If you have a strong sense that a friend or loved one is using cocaine, chances are you’re right. There are several changes in a person’s social or professional behavior that could indicate an addiction to cocaine. Here are some of the things you should be looking for to confirm your suspicion, so that you can get your family member help right away.
Inability to manage money. Cocaine is extremely expensive. It’s not uncommon for a person to spend a few hundred dollars in one night on the drug—which may be gone in just a few hours. If a loved one who is normally pretty organized in the budget department starts to pay bills late, or doesn’t have enough money to pay for necessary things like gas or groceries, this could be a sign of cocaine addiction. Cocaine addicts will also ask friends and family for money often in order to support their habit. It is also likely that a cocaine addict will also display erratic behavior in addition to incorrectly managing money.
Attending lots of social events—or not attending any social events. Some people begin to use cocaine because they think it will make them more comfortable in social situations. The drug is a stimulant, which means it can make a person who is usually shy and withdrawn hyper and talkative. If your friend suddenly wants to party every weekend (or sometimes during the week) when they usually enjoy quiet nights in, continue watching their behavior. This could be a sign that he/she is addicted to cocaine. Cocaine can also have a “crashing” effect, so that after the “high” is experienced, a person will be depressed and reclusive, and not want to be around people. When you notice these extreme changes in behavior in a loved one, it may be time to get help.
Breaking promises or not meeting obligations. A person who is addicted to cocaine will not be able to perform well consistently at work. He/she is also not equipped to handle the responsibilities of a relationship or a family. When a friend is unable to complete work assignments consistently and asks you for help often (and becomes intensely angry when you can’t oblige), or a family member neglects his/her children for days at a time, cocaine addiction may be the reason. If you make plans with a group of friends, and the person you suspect is abusing cocaine always declines at the last minute, you may need to schedule an intervention.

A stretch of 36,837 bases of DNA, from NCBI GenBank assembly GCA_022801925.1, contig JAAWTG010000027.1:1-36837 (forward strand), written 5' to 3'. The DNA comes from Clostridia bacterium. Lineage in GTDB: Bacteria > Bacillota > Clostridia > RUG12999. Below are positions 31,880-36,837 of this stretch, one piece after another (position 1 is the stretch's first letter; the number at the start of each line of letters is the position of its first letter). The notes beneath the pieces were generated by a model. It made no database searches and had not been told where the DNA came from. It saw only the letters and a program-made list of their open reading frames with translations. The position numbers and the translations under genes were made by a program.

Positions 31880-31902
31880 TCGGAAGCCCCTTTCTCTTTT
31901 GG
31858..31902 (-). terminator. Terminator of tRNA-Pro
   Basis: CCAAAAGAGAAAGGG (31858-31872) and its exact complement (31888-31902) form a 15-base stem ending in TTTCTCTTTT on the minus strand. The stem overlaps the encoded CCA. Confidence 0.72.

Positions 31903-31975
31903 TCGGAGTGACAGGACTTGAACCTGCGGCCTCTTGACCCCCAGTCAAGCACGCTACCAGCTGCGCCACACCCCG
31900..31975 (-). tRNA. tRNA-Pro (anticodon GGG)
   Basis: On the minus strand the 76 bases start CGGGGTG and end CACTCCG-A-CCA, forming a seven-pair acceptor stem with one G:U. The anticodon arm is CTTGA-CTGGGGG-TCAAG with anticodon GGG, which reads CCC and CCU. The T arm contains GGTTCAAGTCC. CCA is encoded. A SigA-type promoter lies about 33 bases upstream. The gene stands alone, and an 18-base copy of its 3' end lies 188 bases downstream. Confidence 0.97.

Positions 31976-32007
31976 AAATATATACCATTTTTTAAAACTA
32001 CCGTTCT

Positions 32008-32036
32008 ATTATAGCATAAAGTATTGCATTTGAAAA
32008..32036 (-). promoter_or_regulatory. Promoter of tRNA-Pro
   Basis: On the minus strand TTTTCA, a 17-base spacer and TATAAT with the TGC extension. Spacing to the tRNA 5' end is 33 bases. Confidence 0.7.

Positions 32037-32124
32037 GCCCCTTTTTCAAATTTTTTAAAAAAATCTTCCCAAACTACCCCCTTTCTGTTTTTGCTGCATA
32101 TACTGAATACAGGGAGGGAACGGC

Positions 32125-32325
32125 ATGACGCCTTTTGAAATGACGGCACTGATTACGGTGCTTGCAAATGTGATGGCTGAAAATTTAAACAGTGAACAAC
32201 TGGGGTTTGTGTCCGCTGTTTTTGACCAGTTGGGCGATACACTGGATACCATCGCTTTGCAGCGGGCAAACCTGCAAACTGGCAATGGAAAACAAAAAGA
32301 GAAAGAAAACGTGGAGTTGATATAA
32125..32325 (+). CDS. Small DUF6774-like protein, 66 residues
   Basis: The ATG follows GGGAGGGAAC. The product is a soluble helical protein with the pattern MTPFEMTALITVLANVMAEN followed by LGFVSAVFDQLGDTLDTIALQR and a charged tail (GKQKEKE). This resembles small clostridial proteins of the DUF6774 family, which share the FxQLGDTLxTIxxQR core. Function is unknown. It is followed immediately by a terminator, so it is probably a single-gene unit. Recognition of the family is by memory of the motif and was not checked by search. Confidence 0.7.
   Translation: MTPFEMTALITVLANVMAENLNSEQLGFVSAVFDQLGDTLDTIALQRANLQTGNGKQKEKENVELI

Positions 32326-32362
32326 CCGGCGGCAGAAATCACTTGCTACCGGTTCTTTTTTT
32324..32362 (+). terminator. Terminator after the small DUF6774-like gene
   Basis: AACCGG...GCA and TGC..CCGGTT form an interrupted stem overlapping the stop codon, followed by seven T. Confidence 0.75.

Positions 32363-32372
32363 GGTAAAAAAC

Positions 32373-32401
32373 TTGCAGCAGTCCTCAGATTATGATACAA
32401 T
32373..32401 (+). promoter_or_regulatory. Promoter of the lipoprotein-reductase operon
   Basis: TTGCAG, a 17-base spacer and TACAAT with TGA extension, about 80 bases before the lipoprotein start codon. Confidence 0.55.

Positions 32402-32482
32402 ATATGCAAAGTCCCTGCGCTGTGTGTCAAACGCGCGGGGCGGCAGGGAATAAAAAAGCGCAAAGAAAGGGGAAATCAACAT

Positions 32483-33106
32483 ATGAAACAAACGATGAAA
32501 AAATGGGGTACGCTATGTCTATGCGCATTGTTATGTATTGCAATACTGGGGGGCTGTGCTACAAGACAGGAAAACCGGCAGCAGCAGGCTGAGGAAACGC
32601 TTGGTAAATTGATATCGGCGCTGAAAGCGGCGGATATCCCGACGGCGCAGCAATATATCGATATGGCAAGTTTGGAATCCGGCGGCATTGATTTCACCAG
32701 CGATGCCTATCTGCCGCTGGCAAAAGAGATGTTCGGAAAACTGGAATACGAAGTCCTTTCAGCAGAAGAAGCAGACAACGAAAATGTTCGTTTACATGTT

Pushing people away to make room for “new friends.” A cocaine addict doesn’t want anything or anyone to get in the way of his/her addiction. This often means cutting off dependable friends and family members for “friends” who can supply drugs. If you notice that your close friends are not spending time with you or mutual friends anymore, or if your family members are no attending regular family events, drug addiction could be the problem. These people may also become angry and defensive when you try to address the problem or ask about their social behavior. This is usually an indication that you need to contact a drug treatment center in your area to get your loved one the necessary assistance for drug recovery.
Becoming manipulative. A person who is addicted to cocaine will do and say whatever they have to to get more of the drug—or to get the money to purchase cocaine. If this means telling you an untrue sob story that will pull at your heartstrings so that you’ll give money or take care of a household responsibility (e.g. babysitting for extended periods or keeping the house clean), a cocaine addict will do it. Some addicts will try to make you feel guilty for not giving them money, and will accuse you of not caring for them. If you’re experiencing this manipulation, your loved one needs help right away.
Seeking help. If a loved one has started displaying some of the traits listed above, maybe it is time you seek help. Families can opt to perform a home drug test on a member who is accused of abusing drugs, to preserve trust and privacy for their loved one. It is never too late to get help for someone who cannot seem to help themselves. Contact the National Institute on Drug Abuse for more information on abuse and treatment.